Whenever a new development is built, it impacts the way in which wind moves through an area. This is not a consideration that you may immediately associate with acousticians, however, in tall buildings with certain types of façade elements, it can be a real acoustic problem.
Wind flow across any building will generate noise – this is due to turbulent airflow around the edges of the building. At higher wind speeds this is generally audible as a broadband or slightly tonal ‘wooshing’ sound. People are generally familiar and accustomed to this noise and therefore it is rarely considered to be a problem.
However, under certain conditions, wind can cause building elements to vibrate which can potentially generate high noise levels.
It is quite rare for this to be a problem, however, when it is, it can be quite dramatic.
The weird ‘alien like’ sound that can be heard in the video is caused by the vibration of the ‘blades’ on the roof of the building. This vibration occurs at certain wind speeds and directions.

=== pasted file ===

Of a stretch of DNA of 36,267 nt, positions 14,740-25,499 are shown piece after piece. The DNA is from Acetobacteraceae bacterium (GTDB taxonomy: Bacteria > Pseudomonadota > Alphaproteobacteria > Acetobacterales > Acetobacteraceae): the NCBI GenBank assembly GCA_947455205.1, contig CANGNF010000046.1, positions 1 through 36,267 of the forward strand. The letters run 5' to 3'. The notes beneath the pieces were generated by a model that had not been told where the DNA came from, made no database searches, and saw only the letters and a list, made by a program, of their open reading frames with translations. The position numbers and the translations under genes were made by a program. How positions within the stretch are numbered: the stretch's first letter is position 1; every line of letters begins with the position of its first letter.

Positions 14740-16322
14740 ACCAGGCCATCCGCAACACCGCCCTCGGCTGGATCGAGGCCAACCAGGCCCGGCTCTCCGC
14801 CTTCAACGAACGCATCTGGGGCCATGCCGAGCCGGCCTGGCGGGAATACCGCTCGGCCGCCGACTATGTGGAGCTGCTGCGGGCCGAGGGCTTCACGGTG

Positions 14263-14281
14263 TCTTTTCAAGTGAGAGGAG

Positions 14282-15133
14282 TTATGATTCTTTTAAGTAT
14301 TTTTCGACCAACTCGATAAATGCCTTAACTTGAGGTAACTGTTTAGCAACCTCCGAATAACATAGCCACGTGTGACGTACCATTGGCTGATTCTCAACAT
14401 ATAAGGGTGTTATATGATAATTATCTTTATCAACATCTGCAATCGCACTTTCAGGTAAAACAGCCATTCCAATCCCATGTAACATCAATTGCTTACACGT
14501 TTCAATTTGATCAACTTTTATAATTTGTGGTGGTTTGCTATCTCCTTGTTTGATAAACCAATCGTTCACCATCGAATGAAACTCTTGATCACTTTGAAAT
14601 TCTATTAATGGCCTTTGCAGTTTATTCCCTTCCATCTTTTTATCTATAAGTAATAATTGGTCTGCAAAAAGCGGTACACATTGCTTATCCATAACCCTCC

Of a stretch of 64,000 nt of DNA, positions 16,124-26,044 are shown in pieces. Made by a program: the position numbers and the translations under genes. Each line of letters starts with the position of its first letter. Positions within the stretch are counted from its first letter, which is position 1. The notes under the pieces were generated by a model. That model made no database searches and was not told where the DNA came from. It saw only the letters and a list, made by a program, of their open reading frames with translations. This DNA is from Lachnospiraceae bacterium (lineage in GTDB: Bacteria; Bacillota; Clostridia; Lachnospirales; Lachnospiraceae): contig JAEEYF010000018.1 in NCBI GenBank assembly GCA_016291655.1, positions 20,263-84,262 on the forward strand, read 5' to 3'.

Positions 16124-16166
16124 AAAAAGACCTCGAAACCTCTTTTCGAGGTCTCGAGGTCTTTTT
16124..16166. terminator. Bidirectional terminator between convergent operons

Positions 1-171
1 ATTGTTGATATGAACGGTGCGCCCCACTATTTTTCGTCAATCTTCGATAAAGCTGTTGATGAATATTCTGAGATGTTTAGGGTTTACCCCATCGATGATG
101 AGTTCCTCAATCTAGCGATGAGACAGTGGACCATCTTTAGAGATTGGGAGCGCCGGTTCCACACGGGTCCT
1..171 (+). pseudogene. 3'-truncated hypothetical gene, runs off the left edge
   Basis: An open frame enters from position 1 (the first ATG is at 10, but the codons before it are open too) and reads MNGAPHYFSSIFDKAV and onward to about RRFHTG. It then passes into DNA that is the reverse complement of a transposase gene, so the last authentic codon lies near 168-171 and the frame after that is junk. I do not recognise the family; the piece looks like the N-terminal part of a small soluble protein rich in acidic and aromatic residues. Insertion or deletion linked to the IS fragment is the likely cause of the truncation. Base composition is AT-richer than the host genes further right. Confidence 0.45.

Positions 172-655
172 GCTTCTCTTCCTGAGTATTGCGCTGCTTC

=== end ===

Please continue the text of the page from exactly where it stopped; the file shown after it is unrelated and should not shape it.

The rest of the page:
The phenomenon that causes the blades to vibrate is known as ‘vortex shedding’. Vortex shedding occurs when a fluid (e.g. air) passes over an object. Alternating low and high pressure vortices are created downstream of the object, which result in alternating lateral forces on the object. These alternating lateral forces cause the object to vibrate.
The speed of the air flow and the size and shape of the object will dictate the frequency of the vibration. If the frequency of the vibration is the same as the natural resonant frequency of the façade element, or if the wavelength of the vortex shedding frequency is equal to the spacing of repeating façade elements (e.g. solar shades), then extremely large resonances can occur. These large resonances are what generate the high noise levels.
Smaller façade elements tend to be most susceptible to tonal wind induced noise, such as architectural baguettes, solar shades, cables, small apertures etc. This is because the natural resonant frequency of these objects are more likely to be in the audible frequency range (20-20,000Hz).
There are general guidelines that can be followed to minimise the risk of vortex shedding problems in the design of new buildings:
Testing and modelling can also be carried out to further assess whether any issues are likely to occur including:
a) Modelling the façade elements using Computational Fluid Dynamic (CFD) software or;
b) Conducting tests of the façade elements in a wind tunnel.
If you would like guidance relating to tonal wind induced noise or any other acoustic aspect of your project, please contact us and we would be happy to assist.
If you’ve found this article interesting, have a look at these other examples of vortex shedding occurring in various contexts; some of them are quite dramatic!